Drying Herbs from your Garden

November 8th, 2013

It is November, you’ve likely already put your garden away, or you will soon. I’ve personally been procrastinating. Outside maybe the frost has already gotten your herbs, maybe not, maybe you live in Florida and it never will, most of us though have to say goodbye at some point to your fresh herbs from the garden, but that is okay, because you can continue reaping the bounty in the winter if you simply dry your herbs.

Drying Herbs

Drying Herbs

Not all herbs take well to drying, basil loses much of its flavor, though it still has some flavor, it isn’t very good. Tarragon ends up practically tasteless when dried. However, some herbs do quite well being dried. Rosemary, thyme, oregano, and sage all dry quite well, though why anyone would want sage is another matter (its yucky!).

Anyone who has bought herbs at the store knows how expensive they are, fresh or dry, and at this time of year why sacrifice that large rosemary shrub you planted in the Spring to the gods of Winter? Cut it down, it is going to die anyway (if you’re north of zone 7) and dry it, you’ll have all the rosemary you need. Your thyme and oregano may make it through the winter, but not without damage, so cut liberally from them too, and bring it all inside.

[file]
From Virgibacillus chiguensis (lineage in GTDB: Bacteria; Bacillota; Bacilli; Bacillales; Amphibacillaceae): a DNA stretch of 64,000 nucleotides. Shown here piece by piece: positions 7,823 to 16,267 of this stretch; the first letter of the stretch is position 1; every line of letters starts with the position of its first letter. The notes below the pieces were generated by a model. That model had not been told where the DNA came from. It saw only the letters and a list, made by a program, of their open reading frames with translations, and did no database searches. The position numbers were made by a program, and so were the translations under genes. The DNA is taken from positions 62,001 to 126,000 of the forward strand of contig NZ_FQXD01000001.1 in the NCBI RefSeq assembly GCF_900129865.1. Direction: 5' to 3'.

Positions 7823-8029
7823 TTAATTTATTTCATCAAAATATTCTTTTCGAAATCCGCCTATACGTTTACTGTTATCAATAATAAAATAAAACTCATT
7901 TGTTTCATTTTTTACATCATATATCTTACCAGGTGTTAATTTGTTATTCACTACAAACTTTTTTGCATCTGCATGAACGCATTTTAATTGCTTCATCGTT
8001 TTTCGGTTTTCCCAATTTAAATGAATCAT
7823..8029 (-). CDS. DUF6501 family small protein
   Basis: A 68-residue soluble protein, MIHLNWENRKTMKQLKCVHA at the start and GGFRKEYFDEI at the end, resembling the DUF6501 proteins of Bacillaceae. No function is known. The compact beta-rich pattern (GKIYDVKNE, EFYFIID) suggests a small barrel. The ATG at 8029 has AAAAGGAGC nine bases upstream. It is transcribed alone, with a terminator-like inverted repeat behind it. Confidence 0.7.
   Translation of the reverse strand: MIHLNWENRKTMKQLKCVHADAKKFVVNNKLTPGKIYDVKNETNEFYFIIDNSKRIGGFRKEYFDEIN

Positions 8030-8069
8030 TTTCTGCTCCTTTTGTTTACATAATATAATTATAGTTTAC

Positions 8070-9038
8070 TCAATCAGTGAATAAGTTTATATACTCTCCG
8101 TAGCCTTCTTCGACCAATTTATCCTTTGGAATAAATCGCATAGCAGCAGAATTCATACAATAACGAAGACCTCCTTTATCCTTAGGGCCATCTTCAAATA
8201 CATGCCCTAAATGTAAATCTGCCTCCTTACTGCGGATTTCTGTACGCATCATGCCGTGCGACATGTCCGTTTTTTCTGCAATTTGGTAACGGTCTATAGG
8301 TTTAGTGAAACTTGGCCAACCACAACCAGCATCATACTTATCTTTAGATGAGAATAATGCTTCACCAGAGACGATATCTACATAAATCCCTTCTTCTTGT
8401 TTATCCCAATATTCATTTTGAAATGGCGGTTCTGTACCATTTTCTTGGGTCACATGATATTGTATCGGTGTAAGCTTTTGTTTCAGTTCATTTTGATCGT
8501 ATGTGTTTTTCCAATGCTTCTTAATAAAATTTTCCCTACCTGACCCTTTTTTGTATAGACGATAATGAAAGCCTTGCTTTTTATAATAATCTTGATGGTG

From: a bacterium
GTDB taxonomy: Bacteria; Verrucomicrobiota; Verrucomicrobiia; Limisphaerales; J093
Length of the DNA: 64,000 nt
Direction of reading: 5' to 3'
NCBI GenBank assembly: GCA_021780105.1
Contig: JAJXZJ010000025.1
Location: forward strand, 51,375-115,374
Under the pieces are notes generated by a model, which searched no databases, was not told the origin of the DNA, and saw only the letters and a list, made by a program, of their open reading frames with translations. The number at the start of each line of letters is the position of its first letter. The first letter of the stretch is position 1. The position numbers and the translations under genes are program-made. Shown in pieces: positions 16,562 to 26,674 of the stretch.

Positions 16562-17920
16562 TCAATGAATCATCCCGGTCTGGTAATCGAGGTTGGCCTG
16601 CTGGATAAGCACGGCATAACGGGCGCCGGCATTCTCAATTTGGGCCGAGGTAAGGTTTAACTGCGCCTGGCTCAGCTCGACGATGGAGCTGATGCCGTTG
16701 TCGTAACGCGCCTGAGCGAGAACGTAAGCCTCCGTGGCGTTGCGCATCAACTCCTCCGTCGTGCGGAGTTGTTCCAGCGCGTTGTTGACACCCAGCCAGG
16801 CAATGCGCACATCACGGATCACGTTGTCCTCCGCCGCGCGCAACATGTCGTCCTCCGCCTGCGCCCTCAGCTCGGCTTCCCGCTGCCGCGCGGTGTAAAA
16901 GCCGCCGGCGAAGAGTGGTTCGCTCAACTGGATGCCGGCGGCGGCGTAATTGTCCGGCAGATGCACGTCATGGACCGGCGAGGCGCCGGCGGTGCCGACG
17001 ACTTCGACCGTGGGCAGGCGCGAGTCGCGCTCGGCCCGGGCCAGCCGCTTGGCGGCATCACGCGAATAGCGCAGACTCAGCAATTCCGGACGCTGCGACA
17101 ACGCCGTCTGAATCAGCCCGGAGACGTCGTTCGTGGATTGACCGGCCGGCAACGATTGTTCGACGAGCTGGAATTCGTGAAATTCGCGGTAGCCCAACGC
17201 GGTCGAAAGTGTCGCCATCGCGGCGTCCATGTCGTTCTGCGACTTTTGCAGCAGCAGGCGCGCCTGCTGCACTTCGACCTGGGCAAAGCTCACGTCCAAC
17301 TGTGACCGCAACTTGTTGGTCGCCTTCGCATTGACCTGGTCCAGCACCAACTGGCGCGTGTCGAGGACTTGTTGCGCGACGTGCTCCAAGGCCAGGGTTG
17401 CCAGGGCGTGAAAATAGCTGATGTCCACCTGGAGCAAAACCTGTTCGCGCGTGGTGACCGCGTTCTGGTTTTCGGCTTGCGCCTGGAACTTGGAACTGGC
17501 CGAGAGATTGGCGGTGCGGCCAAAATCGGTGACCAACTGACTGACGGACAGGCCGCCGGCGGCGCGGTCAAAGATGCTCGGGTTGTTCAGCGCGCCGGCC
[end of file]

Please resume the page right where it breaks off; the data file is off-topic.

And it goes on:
Drying herbs is the easiest thing in the world. You can use a fancy food dehydrator, I have one and it is great for making apple chips, or beet chips, or kale chips, or drying out hot peppers for making powder seasonings, but it isn’t necessary. If you’ve ever dried flowers before you know how to dry herbs. Just pick a warm spot out of direct sunlight and out of the way, bundle your herbs up with some twice, and hang them upside down. Give it a few weeks, when they’re brittle, they’re done.

You can leave them as is, picking off the leaves or needles as needed, or you can pluck the stems now and store them loose in canisters or jars. The volatile oils in the plants that give them their flavors will degrade eventually, you’ll help slow that process down by keeping them out of direct sunlight, in a sealed container, but one with some extra air in it (glass jars are better than plastic bags). Then enjoy them to flavor your cooking until your garden is growing again next summer, it is hard to beat something so cheap and easy.

2 Responses to “Drying Herbs from your Garden”

  1. Jenny  Says:

    Cilantro dries ok and retains some of it’s flavor, especially when it’s added to a soup or stew. Beats buying them at the store for $15+

  2. Kate  Says:

    I sometimes dry my own rosemary and oregano. I love its taste when dried and mixed with my favorite dishes.

Leave a Response

(Email field must be filled in)

Top of page...